'No Trespassing' & 'Right to Exclude' SignsI believe that private property ownership is the cornerstone of our freedom. As a rural landowner, I have the No Trespassing and Right to Exclude signs from the National Association of Rural Landowners installed on my property. These signs are legally intimidating to all classes of intruders and are made of heavy duty aluminium.
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BLOG: The Right to Exclude
Intruders come with varying intentions, and one does not need to be cloaked in the dark of the night to be considered a defiant trespasser. Sadly, instead of defending your rights as property owners, many local government agencies have adopted practices and ordinances that suggest their unrestricted access onto private property.
For instance, Ordinance 4-219 (in my own rural township) states that the Board of Supervisors or their township representatives have the self-proclaimed right to enter any property for the purpose of “ascertaining the existence of violations”. Government does not have the right to enter private property for the purpose of search or seizure without a Constitutional warrant. That is the check and balance for upholding the 4th Amendment to our Bill of Rights.
However, courts have ruled that (unless revoked) there is “implied access” onto private property. This access is extended to members of the public and government. This permits persons to approach your home by the front path and knock promptly on your front door. In such instance, a visitor may wait briefly to be received, and then (absent an invitation to stay longer), must leave.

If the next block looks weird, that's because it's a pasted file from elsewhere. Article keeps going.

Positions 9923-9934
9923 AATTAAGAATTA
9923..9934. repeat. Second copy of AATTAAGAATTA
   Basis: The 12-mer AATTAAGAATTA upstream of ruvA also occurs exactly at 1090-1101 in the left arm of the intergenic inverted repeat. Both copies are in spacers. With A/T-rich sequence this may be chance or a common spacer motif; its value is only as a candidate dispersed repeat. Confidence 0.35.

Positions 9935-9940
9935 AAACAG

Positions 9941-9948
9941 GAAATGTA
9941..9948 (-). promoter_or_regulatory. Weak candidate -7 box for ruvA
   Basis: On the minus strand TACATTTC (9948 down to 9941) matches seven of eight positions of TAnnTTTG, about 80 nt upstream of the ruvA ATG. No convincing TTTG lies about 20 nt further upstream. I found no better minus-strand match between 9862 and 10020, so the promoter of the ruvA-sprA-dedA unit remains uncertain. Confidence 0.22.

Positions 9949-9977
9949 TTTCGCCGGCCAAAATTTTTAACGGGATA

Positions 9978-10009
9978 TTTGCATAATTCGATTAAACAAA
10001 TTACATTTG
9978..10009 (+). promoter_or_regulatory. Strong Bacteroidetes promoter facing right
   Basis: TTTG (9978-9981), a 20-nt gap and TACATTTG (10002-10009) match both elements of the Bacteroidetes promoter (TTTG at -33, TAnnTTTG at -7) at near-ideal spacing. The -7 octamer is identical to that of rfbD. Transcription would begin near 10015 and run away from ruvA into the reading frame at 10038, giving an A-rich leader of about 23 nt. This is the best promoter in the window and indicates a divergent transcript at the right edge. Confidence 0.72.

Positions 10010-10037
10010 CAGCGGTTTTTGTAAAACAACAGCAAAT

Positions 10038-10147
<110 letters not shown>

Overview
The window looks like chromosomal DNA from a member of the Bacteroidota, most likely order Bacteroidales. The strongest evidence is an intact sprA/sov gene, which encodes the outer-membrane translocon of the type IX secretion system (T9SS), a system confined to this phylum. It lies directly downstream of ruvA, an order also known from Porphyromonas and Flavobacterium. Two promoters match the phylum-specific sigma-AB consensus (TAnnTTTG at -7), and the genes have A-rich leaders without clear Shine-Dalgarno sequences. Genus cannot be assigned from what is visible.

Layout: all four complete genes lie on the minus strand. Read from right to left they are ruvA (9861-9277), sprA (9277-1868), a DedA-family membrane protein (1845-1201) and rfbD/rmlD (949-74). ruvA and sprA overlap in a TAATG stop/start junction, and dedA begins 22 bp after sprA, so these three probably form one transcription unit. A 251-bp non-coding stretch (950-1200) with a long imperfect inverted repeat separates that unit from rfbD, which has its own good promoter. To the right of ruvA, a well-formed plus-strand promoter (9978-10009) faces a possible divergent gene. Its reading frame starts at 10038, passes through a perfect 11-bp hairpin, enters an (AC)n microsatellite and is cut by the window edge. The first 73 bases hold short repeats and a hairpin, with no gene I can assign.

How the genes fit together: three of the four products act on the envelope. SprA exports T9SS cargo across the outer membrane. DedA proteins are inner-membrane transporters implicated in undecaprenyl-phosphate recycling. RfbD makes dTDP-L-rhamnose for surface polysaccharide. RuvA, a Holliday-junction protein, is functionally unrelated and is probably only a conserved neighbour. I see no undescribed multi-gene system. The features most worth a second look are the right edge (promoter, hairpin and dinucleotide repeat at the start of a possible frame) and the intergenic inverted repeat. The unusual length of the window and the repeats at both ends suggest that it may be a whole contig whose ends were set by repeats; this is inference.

In the opinion of several court rulings, the deterrent to this access is for a property owner to revoke with clarity the “implied license” to enter the property. As the courts declare, the implied access to private property can be revoked by a property owner through clear and conspicuous signage. It has been the opinion of the courts that standard no trespassing signs are not adequate in this defense.
As recently as 2016, the courts have ruled that the government’s implied license to enter private property “is not untrammeled”, and “if a homeowner revokes the license with sufficient clarity”, the agency “can no longer avail themselves of the implicit license.” [See United States v. Carloss, 818 F.3d 988, 997 (10th Cir. 2016)]. In Oliver v. United States, 466 U. S. 170, the court ruled that the areas “immediately surrounding and associated with the home”—the curtilage—is “part of the home itself for 4th Amendment purposes”.